The 2014 Fall (Arts) Issue: An Index

While your pumpkin spice latte cools, peruse the this index of our 2014 Fall (arts) Issue:

[Art] This Fall, Embrace the Unfamiliar in the Art World, by Robert Shuster

[Art] Robert Gober’s Angsty Minimalism Hits MOMA in October, by Jessica Dawson

[Dance] Choreographer Kyle Abraham Copes with Prosperity, by Elizabeth Zimmer

[Dance] The Comeback of Narrative Dance: Visions in the Dark, by Elizabeth Zimmer

[Events] Thirteen NYC Can’t-Miss NYC Festivals This Fall, by Alexis Soloski

[Film] Dear White People Director Justin Simien on the Multiplicity of Black Experience, by Inkoo Kang

[Film] Here are At Least 18 Movies You Should See This Fall, by Aaron Hillis

[Musical Theater] Hunter Bell and Lee Overtree Bring Found Magazine‘s Epistolary Flotsam to the Stage, by Alexis Soloski

[Theater] New York Theater Takes a Fresh Look at the Classics This Season, by Tom Sellar


65 Things to Do in New York City During Spring 2014

Paul Taylor Dance Company
Through March 30
The last master of American modern dance, now in his ninth decade, Taylor celebrates his brilliant troupe’s 60th anniversary with two new pieces and 19 repertory masterworks. Fusing contemporary wildness and sturdy traditional technique, they’ll take your breath away. David H. Koch Theater, 20 Lincoln Center Plaza, –Elizabeth Zimmer

Congo: The Epic History of a People
by David Van Reybrouck
March 25
The one thing everyone seems to know about the Congo is that it’s a gigantic war-torn mess. But Belgian renaissance man Van Reybrouck — an archeologist, reporter, playwright, and poet — has set out to catalogue in epic fashion the forces that created it. The resulting 656-page tome displays the narrative aplomb that arises from Van Reybrouck’s background as an artist as well as his post-colonial consciousness: “I decided it would only be worth doing if I were able to include as many Congolese voices as possible,” he writes. But how to create such a history in a land with an oral tradition and a life expectancy of 45? Ecco, 656 pp., $29.99. –James Hannaham

Red Velvet
Performances begin March 25
This is not a play about a cupcake, but don’t let that disappoint you. A great success in its London premiere, Lolita Chakrabarti’s biographical drama concerns Ira Aldridge, a celebrated African-American actor of the 19th century and the first black actor to play Othello. Adrian Lester, Chakrabarti’s husband and a clever, kinetic, immensely appealing performer, again plays Aldridge in this production from Tricycle artistic director Indhu Rubasingham. Will audiences love it wisely and too well? St. Ann’s Warehouse, 29 Jay Street, Brooklyn, –Alexis Soloski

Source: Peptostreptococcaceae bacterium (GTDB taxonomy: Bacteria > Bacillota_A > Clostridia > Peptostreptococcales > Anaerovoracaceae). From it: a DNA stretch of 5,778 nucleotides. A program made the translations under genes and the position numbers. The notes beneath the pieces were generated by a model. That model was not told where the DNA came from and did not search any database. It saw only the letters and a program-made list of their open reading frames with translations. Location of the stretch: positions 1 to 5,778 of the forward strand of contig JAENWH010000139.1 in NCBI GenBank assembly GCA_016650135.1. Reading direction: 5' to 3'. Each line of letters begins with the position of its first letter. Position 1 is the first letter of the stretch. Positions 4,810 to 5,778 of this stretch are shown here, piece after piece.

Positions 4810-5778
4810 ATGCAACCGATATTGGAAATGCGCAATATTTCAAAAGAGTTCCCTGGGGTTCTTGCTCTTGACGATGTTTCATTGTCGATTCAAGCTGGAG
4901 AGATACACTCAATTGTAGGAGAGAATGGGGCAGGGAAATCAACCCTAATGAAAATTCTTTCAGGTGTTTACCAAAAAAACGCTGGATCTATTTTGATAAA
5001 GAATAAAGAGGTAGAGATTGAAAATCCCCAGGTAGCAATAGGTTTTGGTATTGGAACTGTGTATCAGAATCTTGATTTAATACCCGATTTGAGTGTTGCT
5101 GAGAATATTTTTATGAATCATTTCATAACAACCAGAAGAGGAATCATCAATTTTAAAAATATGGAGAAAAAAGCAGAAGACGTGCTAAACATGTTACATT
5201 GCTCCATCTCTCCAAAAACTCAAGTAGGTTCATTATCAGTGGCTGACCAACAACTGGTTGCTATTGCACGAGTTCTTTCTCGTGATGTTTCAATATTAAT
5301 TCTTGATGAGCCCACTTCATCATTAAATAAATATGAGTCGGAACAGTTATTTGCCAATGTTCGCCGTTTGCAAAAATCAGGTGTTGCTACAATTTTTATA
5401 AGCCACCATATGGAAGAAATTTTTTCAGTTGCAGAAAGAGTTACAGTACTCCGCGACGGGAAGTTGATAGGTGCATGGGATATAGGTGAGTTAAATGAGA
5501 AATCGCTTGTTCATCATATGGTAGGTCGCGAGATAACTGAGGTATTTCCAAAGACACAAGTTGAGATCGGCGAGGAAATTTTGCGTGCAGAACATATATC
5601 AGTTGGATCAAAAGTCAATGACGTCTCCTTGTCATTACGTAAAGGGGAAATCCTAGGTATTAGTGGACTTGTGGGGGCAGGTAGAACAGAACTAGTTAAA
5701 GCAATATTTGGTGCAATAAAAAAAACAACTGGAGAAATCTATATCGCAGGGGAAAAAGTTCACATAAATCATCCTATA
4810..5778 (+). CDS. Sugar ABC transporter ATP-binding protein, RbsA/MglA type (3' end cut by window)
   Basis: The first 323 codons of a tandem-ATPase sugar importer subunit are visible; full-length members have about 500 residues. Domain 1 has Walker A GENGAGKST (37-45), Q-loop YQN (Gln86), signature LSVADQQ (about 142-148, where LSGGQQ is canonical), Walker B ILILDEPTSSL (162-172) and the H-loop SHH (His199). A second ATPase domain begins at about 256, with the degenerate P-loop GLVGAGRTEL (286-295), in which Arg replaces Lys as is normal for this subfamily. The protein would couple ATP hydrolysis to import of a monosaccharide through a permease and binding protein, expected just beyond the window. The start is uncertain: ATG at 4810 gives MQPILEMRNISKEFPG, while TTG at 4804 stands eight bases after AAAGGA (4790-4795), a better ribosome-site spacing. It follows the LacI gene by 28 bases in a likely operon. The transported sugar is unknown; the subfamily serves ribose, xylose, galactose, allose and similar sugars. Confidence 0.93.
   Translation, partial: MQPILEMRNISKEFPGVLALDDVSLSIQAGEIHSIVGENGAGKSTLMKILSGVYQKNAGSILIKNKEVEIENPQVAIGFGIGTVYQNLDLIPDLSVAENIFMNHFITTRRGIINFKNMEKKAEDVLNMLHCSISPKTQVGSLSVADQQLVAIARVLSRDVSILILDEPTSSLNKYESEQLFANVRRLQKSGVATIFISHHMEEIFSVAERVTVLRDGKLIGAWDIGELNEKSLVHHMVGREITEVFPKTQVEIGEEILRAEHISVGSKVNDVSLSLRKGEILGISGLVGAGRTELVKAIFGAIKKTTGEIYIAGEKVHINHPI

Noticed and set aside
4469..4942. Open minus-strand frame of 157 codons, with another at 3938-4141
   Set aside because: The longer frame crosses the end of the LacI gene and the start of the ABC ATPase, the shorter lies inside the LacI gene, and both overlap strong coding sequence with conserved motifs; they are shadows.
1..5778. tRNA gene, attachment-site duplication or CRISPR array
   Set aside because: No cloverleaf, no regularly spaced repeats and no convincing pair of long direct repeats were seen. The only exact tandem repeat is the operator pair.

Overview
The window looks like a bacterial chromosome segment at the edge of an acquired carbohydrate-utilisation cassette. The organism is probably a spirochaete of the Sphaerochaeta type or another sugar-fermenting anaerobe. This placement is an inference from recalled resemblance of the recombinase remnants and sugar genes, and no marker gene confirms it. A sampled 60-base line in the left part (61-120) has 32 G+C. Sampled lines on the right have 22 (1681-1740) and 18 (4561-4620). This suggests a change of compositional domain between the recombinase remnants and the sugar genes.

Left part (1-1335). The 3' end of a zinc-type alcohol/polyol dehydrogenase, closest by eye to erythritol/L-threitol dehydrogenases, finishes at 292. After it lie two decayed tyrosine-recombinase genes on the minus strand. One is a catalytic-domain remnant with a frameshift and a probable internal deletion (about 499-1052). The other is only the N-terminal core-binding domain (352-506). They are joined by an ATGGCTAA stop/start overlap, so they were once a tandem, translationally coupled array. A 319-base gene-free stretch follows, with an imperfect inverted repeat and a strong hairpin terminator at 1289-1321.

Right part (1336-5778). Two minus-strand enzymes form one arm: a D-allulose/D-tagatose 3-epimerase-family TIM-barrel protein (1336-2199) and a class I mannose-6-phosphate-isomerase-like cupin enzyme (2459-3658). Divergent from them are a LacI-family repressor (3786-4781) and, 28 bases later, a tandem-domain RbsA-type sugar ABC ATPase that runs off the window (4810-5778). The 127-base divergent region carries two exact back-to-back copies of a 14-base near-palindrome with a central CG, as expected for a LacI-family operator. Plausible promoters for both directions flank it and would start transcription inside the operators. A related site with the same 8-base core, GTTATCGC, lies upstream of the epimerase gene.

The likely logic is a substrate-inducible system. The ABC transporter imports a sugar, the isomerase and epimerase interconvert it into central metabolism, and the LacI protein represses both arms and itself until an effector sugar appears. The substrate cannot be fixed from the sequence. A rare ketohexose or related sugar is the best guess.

“When the Stars Begin to Fall: Imagination and the American South”
March 27–June 29
An extensive selection of outsider art (loosely defined) from the past 50 years looks at black life in America, with particular attention to the South. Pieces made by the self-taught, such as Joe Minter’s marvelous junkyard sculpture, mix with boundary-crossing work from insiders, including Kevin Beasley’s installation of sounds recorded at his Virginia family home and Kara Walker’s silhouetted puppets depicting slave-trade cruelty. The Studio Museum in Harlem, 144 West 125th Street, –Robert Shuster

The Heir Apparent
Performances begin March 28
Where there’s a will, there’s a French farce just waiting to be updated by David Ives. Ives, who treated Classic Stage audiences to School for Lies, an adaptation of Molière’s The Misanthrope, returns to the theater with this version of a lesser-known Jean-François Regnard play. Directed by John Rando, it concerns an ambitious young man promised a tidy inheritance from his uncle. Trouble is, that uncle insists on staying alive. Classic Stage Company, 136 East 13th Street, –Soloski

Kronos Quartet 40th Anniversary Celebration
March 28
The string quartet that busted open the idea of what a string quartet could be celebrates its 40th year with this Carnegie Hall date. The rundown of composers they’ll play — Laurie Anderson, Philip Glass, Bryce Dessner, for starters — highlights just how Kronos has helped shaped the contemporary repertoire. Minimalist OG Terry Riley has prepared a new piece for the group to premiere, too. Carnegie Hall, 881 Seventh Avenue, –Seth Colter Walls

Tortured Dust
March 28
Throughout his career in the avant-garde, Stan Brakhage transformed footage he shot at home into unsettling cinematic poetry. His celebrated 1959 short, Window Water Baby Moving, portrays the birth of his first child with jittery editing and graphic close-ups. The shadowy Wedlock House: An Intercourse (1959), ostensibly about sex, looks like a horror-flick preview. His most involved effort was the rarely screened Tortured Dust (1984), a s ilent, 90-minute sequence of memory-like fragments that record the filmmaker’s family in their rustic cabin. The length is indulgent, but Brakhage considered the deeply personal work his magnum opus.